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Iranian agriculture and rural society have undergone profound socioeconomic and political changes over the past four decades. While recognizing the significant impact of urbanization, economic development, and integration of the rural economy in the market, this paper contends that the land-reform program of the 1960s and the 1979 revolution represent the primary turning points in the rural transformation. Land reform, through intense state intervention, dramatically changed the traditional landlord-sharecropping system (nizam-i arbab-rayati). Peasant uprisings, the forcible occupation of large estates, and the agrarian policies of the postrevolutionary regime have led to the demise of the urban agricultural bourgeoisie and the empowerment of the peasants. There has been a disintegration of large-scale public and private agricultural production systems, including agribusinesses, farm corporations, and the agricultural production cooperatives developed under the shah's regime.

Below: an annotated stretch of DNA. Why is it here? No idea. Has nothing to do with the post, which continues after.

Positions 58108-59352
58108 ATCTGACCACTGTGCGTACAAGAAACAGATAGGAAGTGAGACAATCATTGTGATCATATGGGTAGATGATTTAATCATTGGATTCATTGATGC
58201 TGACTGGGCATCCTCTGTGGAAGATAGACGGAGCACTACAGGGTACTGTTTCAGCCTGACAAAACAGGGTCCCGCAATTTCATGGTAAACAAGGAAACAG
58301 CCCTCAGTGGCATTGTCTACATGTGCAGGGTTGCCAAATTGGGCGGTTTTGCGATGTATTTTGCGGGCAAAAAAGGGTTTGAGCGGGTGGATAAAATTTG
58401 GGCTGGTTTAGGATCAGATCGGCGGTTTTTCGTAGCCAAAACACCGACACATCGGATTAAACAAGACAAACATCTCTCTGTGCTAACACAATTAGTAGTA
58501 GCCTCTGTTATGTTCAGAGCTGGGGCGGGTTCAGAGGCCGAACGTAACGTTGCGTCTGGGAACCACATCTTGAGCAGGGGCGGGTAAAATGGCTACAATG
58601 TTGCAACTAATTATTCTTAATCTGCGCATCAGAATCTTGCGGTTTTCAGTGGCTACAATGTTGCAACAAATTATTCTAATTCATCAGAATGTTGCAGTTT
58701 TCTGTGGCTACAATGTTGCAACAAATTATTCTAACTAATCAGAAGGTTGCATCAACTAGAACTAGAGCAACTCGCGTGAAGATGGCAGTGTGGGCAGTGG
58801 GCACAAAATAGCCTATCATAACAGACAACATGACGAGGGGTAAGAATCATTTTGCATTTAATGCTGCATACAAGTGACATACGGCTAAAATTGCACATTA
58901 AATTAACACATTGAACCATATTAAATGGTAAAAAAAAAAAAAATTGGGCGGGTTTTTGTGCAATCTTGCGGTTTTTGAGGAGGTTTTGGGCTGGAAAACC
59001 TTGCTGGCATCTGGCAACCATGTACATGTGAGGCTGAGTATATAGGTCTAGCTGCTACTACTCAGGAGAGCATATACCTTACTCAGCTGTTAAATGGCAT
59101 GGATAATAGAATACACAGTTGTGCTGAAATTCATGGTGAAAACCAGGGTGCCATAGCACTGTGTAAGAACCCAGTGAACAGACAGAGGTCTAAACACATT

Agrarian issues and rural development have been among the most controversial themes of scholarly studies in contemporary Iran, especially in the post-revolutionary era, when dramatic restructuring of the socio-economic and political order, often dominated by intense ideological debates and political fiction, has largely impeded critical examination and empirical investigation of the issues. This makes Ali Shakoori's sociological enquiry a timely contribution to the understanding of rural politics and development during the past two decades. The book's primary objective is to explore the socio-economic impact of state rural-development policies and programs at the societal level, as well as at the village-community level. The author contends that, despite various development efforts initiated by the state and considerable improvements in the rural economy and its infrastructure, the revolutionary goal of increasing peasant participation in decision-making, with progress toward a more equal distribution of income and wealth, is yet to be realized.